We are taking a trip down the Far Out archives and have uncovered this absolute gem courtesy of The Rolling Stones. It features rare footage of the group jamming whilst Mick Jagger looks on in awe in the Swiss town of Montreux before they began their legendary tour of North America in 1972.
The North American tour which would follow these sessions, was named the “Stones Touring Party“, was a landmark occasion marking the first time that the Stones would step foot on American soil since that fateful night in Altamont at the end of their 1969 tour.
The night would see three music fans die across the evening, including Meredith Hunter who was stabbed to death by the Hell’s Angels—this tour emerged as their chance to redeem their image.
The Stones had just released Exile On Main St., which was a rip-roaring success, and they were now ready to make the trip across the Atlantic and it wouldn’t disappoint. As this footage shows, The Rolling Stones were in the form of their life coming into this tour.
During a period when Mick Taylor was in the band, it is hard to disagree that they were going through a purple patch of through their career. With the new energy that guitarist Taylor brought to the Stones, the band’s sonic sense was improving and evolving at all times as they embraced the new decade and welcomed the hedonistic seventies with open arms—even if he didn’t see eye-to-eye with Keith Richards.
Following Taylor’s inclusion into The Stones’ set-up, the band were kickstarted into another chapter of their illustrious career. While Taylor’s brilliance flies somewhat under the radar—and because he was only with the band for a short period—it means that the guitarist’s contribution to the band is often criminally undervalued.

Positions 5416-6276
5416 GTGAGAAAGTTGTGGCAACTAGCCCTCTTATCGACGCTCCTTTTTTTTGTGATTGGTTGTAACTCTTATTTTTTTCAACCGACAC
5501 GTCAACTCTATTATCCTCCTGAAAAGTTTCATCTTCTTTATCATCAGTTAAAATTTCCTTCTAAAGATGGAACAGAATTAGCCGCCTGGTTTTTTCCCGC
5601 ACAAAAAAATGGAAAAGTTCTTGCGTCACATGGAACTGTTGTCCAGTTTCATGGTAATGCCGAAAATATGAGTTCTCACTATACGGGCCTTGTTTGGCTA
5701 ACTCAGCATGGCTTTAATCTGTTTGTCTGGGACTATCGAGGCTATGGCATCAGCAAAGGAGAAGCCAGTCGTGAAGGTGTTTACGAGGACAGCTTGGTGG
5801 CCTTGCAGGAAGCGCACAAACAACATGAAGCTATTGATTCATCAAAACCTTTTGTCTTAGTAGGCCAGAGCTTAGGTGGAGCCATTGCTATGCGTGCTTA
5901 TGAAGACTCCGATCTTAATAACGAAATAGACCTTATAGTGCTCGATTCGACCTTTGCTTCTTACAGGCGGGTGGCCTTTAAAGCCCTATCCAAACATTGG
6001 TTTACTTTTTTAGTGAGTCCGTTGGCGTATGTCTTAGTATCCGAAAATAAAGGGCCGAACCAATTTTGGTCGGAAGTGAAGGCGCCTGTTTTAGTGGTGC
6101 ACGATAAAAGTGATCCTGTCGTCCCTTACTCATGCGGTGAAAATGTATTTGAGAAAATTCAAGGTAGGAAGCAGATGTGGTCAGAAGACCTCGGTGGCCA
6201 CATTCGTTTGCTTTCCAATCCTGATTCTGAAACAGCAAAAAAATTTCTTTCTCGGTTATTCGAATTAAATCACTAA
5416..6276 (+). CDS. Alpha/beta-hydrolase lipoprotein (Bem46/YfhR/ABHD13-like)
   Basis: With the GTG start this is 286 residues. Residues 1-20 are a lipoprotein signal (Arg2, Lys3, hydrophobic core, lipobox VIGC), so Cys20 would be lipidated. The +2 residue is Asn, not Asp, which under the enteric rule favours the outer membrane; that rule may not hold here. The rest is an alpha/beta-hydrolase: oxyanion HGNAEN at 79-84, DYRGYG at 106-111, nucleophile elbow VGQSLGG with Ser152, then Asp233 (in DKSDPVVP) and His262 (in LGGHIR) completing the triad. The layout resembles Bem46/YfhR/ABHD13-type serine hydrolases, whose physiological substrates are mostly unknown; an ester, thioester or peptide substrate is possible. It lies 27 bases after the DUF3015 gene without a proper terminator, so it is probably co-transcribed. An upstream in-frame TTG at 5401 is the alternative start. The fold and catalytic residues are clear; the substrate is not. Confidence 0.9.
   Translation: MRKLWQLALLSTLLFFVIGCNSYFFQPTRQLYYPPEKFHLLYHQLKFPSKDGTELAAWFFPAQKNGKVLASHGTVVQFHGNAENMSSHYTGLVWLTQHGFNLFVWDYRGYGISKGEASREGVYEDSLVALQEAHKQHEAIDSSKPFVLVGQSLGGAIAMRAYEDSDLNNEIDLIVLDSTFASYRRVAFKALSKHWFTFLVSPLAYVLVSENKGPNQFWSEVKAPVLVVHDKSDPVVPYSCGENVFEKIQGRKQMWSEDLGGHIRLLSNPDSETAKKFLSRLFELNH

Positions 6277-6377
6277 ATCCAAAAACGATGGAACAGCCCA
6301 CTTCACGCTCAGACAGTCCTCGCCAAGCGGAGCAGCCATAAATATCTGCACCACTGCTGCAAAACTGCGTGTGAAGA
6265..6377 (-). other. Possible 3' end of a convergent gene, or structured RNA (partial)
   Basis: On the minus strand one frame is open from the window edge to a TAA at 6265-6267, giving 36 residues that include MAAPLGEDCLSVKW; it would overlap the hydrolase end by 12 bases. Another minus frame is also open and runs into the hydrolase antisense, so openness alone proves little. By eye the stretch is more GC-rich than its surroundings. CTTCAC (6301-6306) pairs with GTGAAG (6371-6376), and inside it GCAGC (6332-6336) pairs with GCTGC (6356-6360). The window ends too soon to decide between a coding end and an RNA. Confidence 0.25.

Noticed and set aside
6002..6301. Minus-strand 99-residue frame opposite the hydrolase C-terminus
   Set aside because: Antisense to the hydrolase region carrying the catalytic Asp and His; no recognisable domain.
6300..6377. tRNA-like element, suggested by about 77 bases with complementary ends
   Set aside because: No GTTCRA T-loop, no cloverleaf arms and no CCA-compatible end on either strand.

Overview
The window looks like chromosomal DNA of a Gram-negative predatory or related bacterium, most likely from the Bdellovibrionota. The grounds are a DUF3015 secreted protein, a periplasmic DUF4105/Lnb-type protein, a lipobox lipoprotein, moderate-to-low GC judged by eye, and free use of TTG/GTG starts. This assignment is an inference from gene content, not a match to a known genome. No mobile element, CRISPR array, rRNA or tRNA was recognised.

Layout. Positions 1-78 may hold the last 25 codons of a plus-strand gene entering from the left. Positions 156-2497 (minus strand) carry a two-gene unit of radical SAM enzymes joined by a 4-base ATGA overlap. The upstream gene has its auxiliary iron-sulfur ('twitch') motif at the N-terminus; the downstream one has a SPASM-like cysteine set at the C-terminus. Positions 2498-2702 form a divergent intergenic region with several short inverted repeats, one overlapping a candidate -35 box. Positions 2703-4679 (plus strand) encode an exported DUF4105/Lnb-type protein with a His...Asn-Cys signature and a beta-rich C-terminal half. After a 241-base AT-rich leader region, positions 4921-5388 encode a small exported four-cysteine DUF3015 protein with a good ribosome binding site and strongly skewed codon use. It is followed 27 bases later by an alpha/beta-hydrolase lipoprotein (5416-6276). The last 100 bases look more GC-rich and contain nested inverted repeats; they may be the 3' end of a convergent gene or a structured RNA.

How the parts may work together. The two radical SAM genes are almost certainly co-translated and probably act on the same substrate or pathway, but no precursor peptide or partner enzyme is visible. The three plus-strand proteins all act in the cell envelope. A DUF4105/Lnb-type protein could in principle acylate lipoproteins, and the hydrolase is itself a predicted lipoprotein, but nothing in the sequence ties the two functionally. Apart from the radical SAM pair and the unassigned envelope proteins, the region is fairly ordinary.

This footage does a lot to break those misconceptions and feels like you are watching Mick Taylor in a solo set and being supported by his backing band with his insane talents are on full show. It is a truly remarkable thing to witness, Jagger looks taken aback as he takes a seat to have the best seat in the house as he watched one of the world’s best bands jam it out.
Jagger noted this about his brief but fruitful tenure with the band to Rolling Stone in 1995: “[Taylor] wanted to have a solo career. I think he found it difficult to get on with Keith. I think he had a big contribution. He made it very musical. He was a very fluent, melodic player, which we never had, and we don’t have now. Neither Keith nor Ronnie Wood plays that kind of style.”
“It was very good for me working with him… Mick Taylor would play very fluid lines against my vocals. He was exciting, and he was very pretty, and it gave me something to follow, to bang off. Some people think that’s the best version of the band that existed.”
Charlie Watts’ performance as a timekeeper in this tremendous clip is also worth a mention with the sticksman managing somehow to keep everything ticking over despite him not knowing where his bandmates will take it next and his incredible skill allows for the others to show off their flair.
Take five minutes out of your day to watch this devastatingly good clip which shows The Rolling Stones at their best and completely off the cuff, which makes it even more perfect.